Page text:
children Radicke, Roman Women’s Dress: Literary Sources, Terminology, and Historical Development (2022) 413
coa vestis Radicke, Roman Women’s Dress: Literary Sources, Terminology, and Historical Development (2022) 214, 387, 388, 390
colour Radicke, Roman Women’s Dress: Literary Sources, Terminology, and Historical Development (2022) 413, 436
corinna Radicke, Roman Women’s Dress: Literary Sources, Terminology, and Historical Development (2022) 388
epicurean doctrine Radicke, Roman Women’s Dress: Literary Sources, Terminology, and Historical Development (2022) 390
epigram (literary genre) Radicke, Roman Women’s Dress: Literary Sources, Terminology, and Historical Development (2022) 222
fabric Radicke, Roman Women’s Dress: Literary Sources, Terminology, and Historical Development (2022) 388, 395
flavian period (literature, dress) Radicke, Roman Women’s Dress: Literary Sources, Terminology, and Historical Development (2022) 222
fortunata (wife of trimalchio) Radicke, Roman Women’s Dress: Literary Sources, Terminology, and Historical Development (2022) 222
gausapum(feltedwoollen cloth) Radicke, Roman Women’s Dress: Literary Sources, Terminology, and Historical Development (2022) 395
grus (crane, flamingo) Radicke, Roman Women’s Dress: Literary Sources, Terminology, and Historical Development (2022) 413
isidore of sevilla Radicke, Roman Women’s Dress: Literary Sources, Terminology, and Historical Development (2022) 214
linen Radicke, Roman Women’s Dress: Literary Sources, Terminology, and Historical Development (2022) 214
love/lovers (stereotypes) Radicke, Roman Women’s Dress: Literary Sources, Terminology, and Historical Development (2022) 388
lucretius Radicke, Roman Women’s Dress: Literary Sources, Terminology, and Historical Development (2022) 214, 390
luxury Radicke, Roman Women’s Dress: Literary Sources, Terminology, and Historical Development (2022) 214, 222, 387, 388, 413, 436
marcia Radicke, Roman Women’s Dress: Literary Sources, Terminology, and Historical Development (2022) 222
martial Radicke, Roman Women’s Dress: Literary Sources, Terminology, and Historical Development (2022) 222, 395
matrona Radicke, Roman Women’s Dress: Literary Sources, Terminology, and Historical Development (2022) 413
melitenses, vestes Radicke, Roman Women’s Dress: Literary Sources, Terminology, and Historical Development (2022) 214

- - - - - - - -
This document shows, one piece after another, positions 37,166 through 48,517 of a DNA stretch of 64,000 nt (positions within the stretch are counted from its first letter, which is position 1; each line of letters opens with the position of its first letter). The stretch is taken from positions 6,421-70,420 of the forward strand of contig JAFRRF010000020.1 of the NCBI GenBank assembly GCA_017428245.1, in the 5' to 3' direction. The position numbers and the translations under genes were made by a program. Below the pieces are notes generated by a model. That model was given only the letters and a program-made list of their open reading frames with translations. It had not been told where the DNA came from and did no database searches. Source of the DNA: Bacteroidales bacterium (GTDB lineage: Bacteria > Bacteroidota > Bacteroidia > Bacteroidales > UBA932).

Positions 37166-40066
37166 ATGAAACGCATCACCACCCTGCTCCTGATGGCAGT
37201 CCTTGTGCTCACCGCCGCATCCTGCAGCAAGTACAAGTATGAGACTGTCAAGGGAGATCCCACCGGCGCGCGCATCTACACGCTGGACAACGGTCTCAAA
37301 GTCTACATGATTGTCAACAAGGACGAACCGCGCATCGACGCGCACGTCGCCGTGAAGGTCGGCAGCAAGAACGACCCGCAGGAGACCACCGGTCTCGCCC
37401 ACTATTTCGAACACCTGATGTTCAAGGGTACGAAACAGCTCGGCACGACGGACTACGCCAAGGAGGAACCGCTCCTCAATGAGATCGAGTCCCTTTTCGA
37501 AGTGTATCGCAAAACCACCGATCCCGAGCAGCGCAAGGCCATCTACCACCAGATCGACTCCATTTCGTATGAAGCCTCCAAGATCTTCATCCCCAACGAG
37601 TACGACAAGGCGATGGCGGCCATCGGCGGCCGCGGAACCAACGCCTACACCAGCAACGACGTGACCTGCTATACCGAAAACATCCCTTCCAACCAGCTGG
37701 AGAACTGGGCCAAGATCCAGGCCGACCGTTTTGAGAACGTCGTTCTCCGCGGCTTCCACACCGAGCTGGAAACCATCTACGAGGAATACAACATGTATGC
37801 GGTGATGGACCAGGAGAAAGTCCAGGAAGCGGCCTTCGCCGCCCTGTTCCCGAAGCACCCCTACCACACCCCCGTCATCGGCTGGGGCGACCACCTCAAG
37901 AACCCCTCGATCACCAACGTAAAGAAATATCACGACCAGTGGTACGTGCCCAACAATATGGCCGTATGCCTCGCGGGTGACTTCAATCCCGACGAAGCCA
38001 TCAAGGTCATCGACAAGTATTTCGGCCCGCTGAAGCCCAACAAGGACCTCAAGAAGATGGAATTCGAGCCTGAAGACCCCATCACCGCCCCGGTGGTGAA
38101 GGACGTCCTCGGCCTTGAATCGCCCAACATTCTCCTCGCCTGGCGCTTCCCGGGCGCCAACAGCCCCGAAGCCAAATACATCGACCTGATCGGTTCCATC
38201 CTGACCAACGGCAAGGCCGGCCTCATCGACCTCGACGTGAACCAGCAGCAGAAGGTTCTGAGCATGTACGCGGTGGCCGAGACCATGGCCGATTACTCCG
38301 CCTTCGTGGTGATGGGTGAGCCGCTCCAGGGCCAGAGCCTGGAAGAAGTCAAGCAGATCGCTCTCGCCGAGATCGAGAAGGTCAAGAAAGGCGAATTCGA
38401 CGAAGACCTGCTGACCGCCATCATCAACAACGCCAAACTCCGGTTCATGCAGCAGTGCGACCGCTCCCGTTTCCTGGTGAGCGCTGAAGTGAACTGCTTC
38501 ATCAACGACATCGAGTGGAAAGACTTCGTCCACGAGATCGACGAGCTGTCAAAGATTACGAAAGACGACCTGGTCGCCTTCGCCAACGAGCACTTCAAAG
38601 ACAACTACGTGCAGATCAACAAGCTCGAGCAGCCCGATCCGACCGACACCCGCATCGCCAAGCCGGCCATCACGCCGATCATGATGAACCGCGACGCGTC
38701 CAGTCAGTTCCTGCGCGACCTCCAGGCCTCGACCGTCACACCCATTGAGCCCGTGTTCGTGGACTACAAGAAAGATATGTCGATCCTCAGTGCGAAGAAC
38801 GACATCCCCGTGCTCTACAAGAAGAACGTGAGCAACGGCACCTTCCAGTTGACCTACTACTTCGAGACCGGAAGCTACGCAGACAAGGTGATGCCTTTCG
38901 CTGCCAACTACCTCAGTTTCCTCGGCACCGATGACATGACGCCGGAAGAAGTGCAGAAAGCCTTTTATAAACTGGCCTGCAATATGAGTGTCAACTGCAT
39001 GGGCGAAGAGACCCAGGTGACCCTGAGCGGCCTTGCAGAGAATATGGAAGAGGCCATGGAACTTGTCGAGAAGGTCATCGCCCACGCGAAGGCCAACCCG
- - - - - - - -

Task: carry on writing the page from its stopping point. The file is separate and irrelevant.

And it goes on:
mitra (headscarf) Radicke, Roman Women’s Dress: Literary Sources, Terminology, and Historical Development (2022) 222
naked Radicke, Roman Women’s Dress: Literary Sources, Terminology, and Historical Development (2022) 388
nephele (goddess) Radicke, Roman Women’s Dress: Literary Sources, Terminology, and Historical Development (2022) 413
niveus (white) Radicke, Roman Women’s Dress: Literary Sources, Terminology, and Historical Development (2022) 436
nudus (naked) (nymph Radicke, Roman Women’s Dress: Literary Sources, Terminology, and Historical Development (2022) 413
opening (clothing) Radicke, Roman Women’s Dress: Literary Sources, Terminology, and Historical Development (2022) 387, 388, 390, 395, 413, 436
ovid, ars and remedia as philosophical in their own right Williams and Vol, Philosophy in Ovid, Ovid as Philosopher (2022) 130
ovid, as praeceptor amoris Williams and Vol, Philosophy in Ovid, Ovid as Philosopher (2022) 130
ovid, erotodidaxis similar to philosophy in Williams and Vol, Philosophy in Ovid, Ovid as Philosopher (2022) 130
ovid, philosophy as ars uitae Williams and Vol, Philosophy in Ovid, Ovid as Philosopher (2022) 130
ovid Radicke, Roman Women’s Dress: Literary Sources, Terminology, and Historical Development (2022) 222
petronius Radicke, Roman Women’s Dress: Literary Sources, Terminology, and Historical Development (2022) 222
philosophy as a way of life Williams and Vol, Philosophy in Ovid, Ovid as Philosopher (2022) 130
pink Radicke, Roman Women’s Dress: Literary Sources, Terminology, and Historical Development (2022) 388
propertius Radicke, Roman Women’s Dress: Literary Sources, Terminology, and Historical Development (2022) 222, 388, 413
proust, marcel Radicke, Roman Women’s Dress: Literary Sources, Terminology, and Historical Development (2022) 388
red ( Radicke, Roman Women’s Dress: Literary Sources, Terminology, and Historical Development (2022) 436
ripert, émile Williams and Vol, Philosophy in Ovid, Ovid as Philosopher (2022) 130
rose (colour) Radicke, Roman Women’s Dress: Literary Sources, Terminology, and Historical Development (2022) 388
saffron Radicke, Roman Women’s Dress: Literary Sources, Terminology, and Historical Development (2022) 413
seneca Williams and Vol, Philosophy in Ovid, Ovid as Philosopher (2022) 130
silk Radicke, Roman Women’s Dress: Literary Sources, Terminology, and Historical Development (2022) 214, 387, 388, 390
silk worm Radicke, Roman Women’s Dress: Literary Sources, Terminology, and Historical Development (2022) 387
sky (colour) Radicke, Roman Women’s Dress: Literary Sources, Terminology, and Historical Development (2022) 413
stereotypes vii Radicke, Roman Women’s Dress: Literary Sources, Terminology, and Historical Development (2022) 390, 413
synthesis (garment) Radicke, Roman Women’s Dress: Literary Sources, Terminology, and Historical Development (2022) 222
translucent Radicke, Roman Women’s Dress: Literary Sources, Terminology, and Historical Development (2022) 387
trica (triclinium (trimalchio Radicke, Roman Women’s Dress: Literary Sources, Terminology, and Historical Development (2022) 222
turquoise Radicke, Roman Women’s Dress: Literary Sources, Terminology, and Historical Development (2022) 413
valerius maximus Radicke, Roman Women’s Dress: Literary Sources, Terminology, and Historical Development (2022) 222
veil Radicke, Roman Women’s Dress: Literary Sources, Terminology, and Historical Development (2022) 222
vergil Radicke, Roman Women’s Dress: Literary Sources, Terminology, and Historical Development (2022) 214
violarius (violet (' Radicke, Roman Women’s Dress: Literary Sources, Terminology, and Historical Development (2022) 388
violarius (violet ( Radicke, Roman Women’s Dress: Literary Sources, Terminology, and Historical Development (2022) 413
weave Radicke, Roman Women’s Dress: Literary Sources, Terminology, and Historical Development (2022) 387
wool, woollen Radicke, Roman Women’s Dress: Literary Sources, Terminology, and Historical Development (2022) 222, 395